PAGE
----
Comcast is a big, big time cable company. They have bought smaller cable companies and they are on their way to a pretty big merger with Time Warner Cable. In doing this, they have become accustomed to throwing a lot of weight around in negotiations, and it has pretty much always panned out. In the words of college football analyst Lee Corso, not so fast, my friend! Comcast wanted to charge companies upwards of $4.00 per subscriber. To put that number into perspective for you, ESPN's going rate is around $2.50 per subscriber. The big local networks such as CBS, FOX, ABC and NBC don't even charge as much as ESPN. Now, the companies paying Comcast this ridiculous monthly fee would just be passed down to the subscribers, so no loss for them. However, those companies know when an increase of $4.00 on subscribers monthly bills show up with the explanation of getting a channel that, lets face it, a good amount of people will rarely, if ever, watch, they will either threaten to cancel or have to reduce their bill in some other way. So, the companies purchasing the channel respond with a plan to offer the channel a la carte, which is a fancy way of saying the people who want the channel, have to order the channel to actually get it. Comcast's response was an overwhelming NO. They wouldn't feel like they made enough money in the beginning, because they know the product, especially in the Astros case, is not worth that steep of a price per subscriber. They just hoped they could get enough people to yell at their current providers(see the video below) and the providers would cave in and provide people with a low quality product for a very high premium. Does Comcast really think that we, and the providers, are that stupid?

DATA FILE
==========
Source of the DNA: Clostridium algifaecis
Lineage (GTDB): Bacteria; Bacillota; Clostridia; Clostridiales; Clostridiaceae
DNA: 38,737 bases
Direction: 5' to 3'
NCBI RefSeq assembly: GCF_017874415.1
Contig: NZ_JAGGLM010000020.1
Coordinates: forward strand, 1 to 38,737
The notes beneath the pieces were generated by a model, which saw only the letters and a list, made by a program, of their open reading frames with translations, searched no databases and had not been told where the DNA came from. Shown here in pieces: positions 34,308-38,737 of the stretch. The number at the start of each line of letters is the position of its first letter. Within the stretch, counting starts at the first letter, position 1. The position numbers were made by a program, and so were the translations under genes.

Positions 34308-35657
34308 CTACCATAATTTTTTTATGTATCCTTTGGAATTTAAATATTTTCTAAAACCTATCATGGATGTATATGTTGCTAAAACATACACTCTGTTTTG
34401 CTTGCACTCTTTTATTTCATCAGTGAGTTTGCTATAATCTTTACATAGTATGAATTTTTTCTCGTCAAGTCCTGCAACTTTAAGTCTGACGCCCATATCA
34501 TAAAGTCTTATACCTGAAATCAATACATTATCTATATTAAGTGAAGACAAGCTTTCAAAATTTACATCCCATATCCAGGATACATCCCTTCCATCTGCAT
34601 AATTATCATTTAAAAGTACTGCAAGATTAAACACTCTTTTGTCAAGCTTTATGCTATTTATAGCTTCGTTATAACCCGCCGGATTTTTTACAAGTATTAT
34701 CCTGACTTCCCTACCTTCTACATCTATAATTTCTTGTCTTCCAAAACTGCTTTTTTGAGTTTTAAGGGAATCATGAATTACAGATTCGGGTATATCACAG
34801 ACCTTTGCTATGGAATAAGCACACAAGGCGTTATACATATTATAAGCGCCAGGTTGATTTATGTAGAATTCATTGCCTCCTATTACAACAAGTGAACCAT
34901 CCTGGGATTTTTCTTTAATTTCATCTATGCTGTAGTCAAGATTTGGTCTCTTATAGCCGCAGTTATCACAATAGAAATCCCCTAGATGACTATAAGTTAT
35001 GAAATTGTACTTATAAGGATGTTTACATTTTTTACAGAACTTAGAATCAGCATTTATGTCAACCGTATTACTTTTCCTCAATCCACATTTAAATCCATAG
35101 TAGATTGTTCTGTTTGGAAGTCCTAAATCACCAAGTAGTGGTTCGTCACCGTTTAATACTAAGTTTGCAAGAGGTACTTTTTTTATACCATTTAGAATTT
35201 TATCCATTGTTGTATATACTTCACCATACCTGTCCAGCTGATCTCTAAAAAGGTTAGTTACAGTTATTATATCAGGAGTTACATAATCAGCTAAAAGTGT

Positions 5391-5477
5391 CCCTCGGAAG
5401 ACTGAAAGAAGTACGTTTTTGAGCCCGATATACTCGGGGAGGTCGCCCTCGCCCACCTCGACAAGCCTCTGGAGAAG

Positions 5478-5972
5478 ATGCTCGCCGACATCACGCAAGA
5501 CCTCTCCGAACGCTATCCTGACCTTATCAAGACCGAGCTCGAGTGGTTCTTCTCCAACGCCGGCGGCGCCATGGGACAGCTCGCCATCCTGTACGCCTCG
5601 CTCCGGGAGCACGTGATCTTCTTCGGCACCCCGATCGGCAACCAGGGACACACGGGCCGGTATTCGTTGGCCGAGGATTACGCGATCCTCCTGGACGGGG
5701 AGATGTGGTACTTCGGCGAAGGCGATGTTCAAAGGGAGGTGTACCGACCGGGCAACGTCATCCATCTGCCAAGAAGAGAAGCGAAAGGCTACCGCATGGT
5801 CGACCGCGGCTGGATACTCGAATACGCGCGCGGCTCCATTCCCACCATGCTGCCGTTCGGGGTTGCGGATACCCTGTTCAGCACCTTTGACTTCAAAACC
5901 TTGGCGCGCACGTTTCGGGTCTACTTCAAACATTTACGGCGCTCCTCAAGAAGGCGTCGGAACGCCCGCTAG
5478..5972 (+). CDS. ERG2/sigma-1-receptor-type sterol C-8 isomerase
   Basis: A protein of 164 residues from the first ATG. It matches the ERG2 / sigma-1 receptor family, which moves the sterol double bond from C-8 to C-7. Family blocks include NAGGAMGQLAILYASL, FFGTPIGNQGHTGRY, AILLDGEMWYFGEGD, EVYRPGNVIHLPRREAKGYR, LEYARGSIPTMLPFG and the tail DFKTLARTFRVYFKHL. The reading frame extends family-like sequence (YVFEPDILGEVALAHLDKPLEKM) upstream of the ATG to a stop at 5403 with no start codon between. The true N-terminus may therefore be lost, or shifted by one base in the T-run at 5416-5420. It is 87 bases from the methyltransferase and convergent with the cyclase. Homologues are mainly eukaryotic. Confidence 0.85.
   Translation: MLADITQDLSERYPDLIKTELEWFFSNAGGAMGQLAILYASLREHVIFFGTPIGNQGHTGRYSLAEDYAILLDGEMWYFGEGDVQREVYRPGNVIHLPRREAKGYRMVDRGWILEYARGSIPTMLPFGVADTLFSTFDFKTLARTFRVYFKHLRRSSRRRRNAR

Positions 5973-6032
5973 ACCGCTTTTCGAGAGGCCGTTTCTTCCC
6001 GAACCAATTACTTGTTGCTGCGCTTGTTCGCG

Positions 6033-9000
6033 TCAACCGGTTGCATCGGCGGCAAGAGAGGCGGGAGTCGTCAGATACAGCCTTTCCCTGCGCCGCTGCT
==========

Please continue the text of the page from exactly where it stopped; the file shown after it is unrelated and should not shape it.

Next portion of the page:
This has been the case for the last 2 years as both sides have struggled to reach any agreement. However, on a great day for Houston sports fans back in September of 2013, Comcast Sportsnet Houston went into default due to a gross lack of viewership and funds and was forced into filing bankruptcy and is now operating under Chapter 11. This has pushed the issue into the courtroom, not only for the bankruptcy case, but the new Astros owner, Jim Crane, is suing ex-owner McLane and CSN Houston for breach of contract, negligence and fraud. CSN Houston still owe both the Astros and Rockets approximately $100 million in rights fees that were unable to be paid over the last 2 years because of a complete lack of funds from viewership. Yet, you can still find garbage like this video floating around online:
The sad thing is these are honest, loyal Houston sports fans, they just didn't understand the details of the situation and thought they were saying the right thing. CSN Houston has also actually duped 1000's of people into signing an online petition to get the channel on air, to no avail.
Now about that light at the end of the tunnel. After several legal proceedings, a judge is in the process of ruling for another company to buy CSN Houston and take over the network outright. Speculation is it will be a combination of DirecTV and AT&T doing the purchasing, with DirecTV's own subsidized RSN called Root Sports Network the network that will take over for CSN Houston. The word on the street on a tentative date to a return to a much bigger audience for Houston's beloved sports teams is in the middle of the Rocket's season, hopefully right before Christmas. There is still a long way to go, with an October 5th court date, which will be a sort of progress report that informs the judge thats has been over-seeing the case from the start of what CSN Houston is doing to get the network sold. I will be watching that very closely and reporting any new information I have in this case. For now, all I can do as a fan of the Astros, Rockets & even Dynamo(who has been sadly left out of the conversation in all of this mess, as apparently nobody cares about soccer in this part of the world) is wait and see what happens.